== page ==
the war in Ukraine, a long-term shock for Africa

Africa has escaped the worst, the food riots or great famines feared because of the Russian war in Ukraine. However, it still suffers from the consequences of this crisis with an increase in the population in a situation of food insecurity and a decline in agricultural production in the long term.

This is the observation made by the authors of the 2023 edition of The African Economy (1), an annual publication by the French Development Agency (AFD) which analyzes the economic state of the continent at the start of the current year. Gathered this January 12 in Paris to present their main conclusions, they paint the image of an Africa “more resilient than expected”, while facing great difficulties. In this collective work, they note that “123 million Africans are now in a situation of acute food insecurity, and this number has increased by 28 million in the last two years”.

The first cause is the rise in the prices of imported food products, which began at the time of the pandemic and accelerated thereafter. Ukraine and Russia supply one third of the cereals and oils imported by African countries. Between 2019 and 2022, wheat and maize prices have doubled in Africa, that of sunflower oil has increased by 50%.

The Ukrainian export resumption agreement negotiated by Turkey, starting in the summer of 2022, has helped ease prices a little. Nevertheless, the increase puts the population of large African cities in particular difficulty, who consume these products while those in rural areas live more from their food crops.

Rise in fertilizers will curb export crops

The heaviest consequence of the war will ultimately only be seen in the medium term. Ukraine and Russia are major fertilizer producers. Half of African supplies traditionally come from these two countries. However, Ukraine is no longer able to export, while Russia is encountering difficulties because of banks and insurance companies which do not want to take the risk of suffering sanctions, even if this trade is exempt from all measures punitive.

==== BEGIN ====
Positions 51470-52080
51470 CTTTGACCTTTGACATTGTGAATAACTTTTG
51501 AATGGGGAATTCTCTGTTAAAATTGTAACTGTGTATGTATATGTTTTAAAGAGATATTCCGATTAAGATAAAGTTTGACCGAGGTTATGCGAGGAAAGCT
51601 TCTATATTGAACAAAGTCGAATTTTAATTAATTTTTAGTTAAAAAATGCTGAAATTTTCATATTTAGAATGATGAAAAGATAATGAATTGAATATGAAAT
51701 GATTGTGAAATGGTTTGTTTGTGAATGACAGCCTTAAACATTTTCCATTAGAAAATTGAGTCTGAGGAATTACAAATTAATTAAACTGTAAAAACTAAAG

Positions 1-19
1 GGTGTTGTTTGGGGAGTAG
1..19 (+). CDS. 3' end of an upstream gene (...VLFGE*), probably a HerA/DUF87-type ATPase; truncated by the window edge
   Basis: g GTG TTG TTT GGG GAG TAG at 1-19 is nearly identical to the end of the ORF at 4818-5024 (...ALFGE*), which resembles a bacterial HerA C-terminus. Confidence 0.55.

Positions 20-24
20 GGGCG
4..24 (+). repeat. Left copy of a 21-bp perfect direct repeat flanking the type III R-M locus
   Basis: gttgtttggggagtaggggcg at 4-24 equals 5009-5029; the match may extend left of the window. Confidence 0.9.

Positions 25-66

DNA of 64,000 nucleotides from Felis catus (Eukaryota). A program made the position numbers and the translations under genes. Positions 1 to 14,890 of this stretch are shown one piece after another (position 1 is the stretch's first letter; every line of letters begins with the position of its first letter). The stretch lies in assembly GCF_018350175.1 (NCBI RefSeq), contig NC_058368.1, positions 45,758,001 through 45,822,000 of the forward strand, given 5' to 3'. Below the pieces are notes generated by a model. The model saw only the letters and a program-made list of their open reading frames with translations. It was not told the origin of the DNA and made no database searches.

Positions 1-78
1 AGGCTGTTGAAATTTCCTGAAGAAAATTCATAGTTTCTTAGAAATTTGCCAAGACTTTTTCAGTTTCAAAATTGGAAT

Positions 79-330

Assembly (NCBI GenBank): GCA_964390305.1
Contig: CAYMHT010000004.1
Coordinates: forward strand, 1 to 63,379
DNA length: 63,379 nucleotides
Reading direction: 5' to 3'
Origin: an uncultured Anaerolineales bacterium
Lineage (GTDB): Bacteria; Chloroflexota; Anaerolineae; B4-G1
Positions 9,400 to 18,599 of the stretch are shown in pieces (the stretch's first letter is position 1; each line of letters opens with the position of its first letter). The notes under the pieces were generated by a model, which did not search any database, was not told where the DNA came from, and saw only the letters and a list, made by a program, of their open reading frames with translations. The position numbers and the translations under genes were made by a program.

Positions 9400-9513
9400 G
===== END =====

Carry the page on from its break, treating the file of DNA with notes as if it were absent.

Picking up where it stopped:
Because of these blockages, the price of fertilizers on the African market has therefore tripled in two years. It is a shock with long-term effects for the entire agri-food industry on the continent.

“This will have little impact on domestic production, as smallholders do not use imported fertilizer. On the other hand, there will be consequences for crops intended for export: cotton, cocoa, bananas or pineapples,” explains Bio Goura Soulé, expert of the Economic Community of West African States (ECOWAS) for agricultural issues.

Soaring prices will lead large farms to limit their use in 2023, which will lead to a drop in production. This will reduce export revenues, weigh on agricultural employment and on the tax revenues of States, when they are already in a fragile financial situation.

Diversified economies fare better

The per capita income of African countries will only return this year to the level it had in 2019. “It took four years for the Covid shock to be absorbed on a continental scale”, observes Thomas Melonio, Director of Research at AFD. And the return to growth scenario is not the same for all countries. The economist distinguishes four profiles: countries with a diversified economy and those whose economy is based on oil, or on tourism, or on extractive materials.

Unsurprisingly, those that are doing the best are the diversified countries: Senegal, Niger, Rwanda, Côte d’Ivoire, Benin and Togo, which are among the continent’s growth champions. They are the only ones to have been able to maintain positive growth in 2020, at the height of the pandemic, and quickly regained a sustained pace of development. They ended 2022 with an average growth of 5.1% and should continue at the same pace in 2023. None of the other country profiles are doing as well.


The Sahel, the first growth zone in Africa

The Sahel zone is currently experiencing the highest growth in Africa, with 5.9% expected in 2023, ahead of the Indian Ocean coastal countries (at 5.2%) and East Africa (4.8%).

The share of food supply from imports is 16% on average in Africa, but some countries are more than 70% dependent for their grain supplies. This is the case of Algeria, Congo, Gabon, Botswana and Lesotho.

Africa is the continent with the lowest fertilizer consumption, with 20 kg per hectare per year on average.


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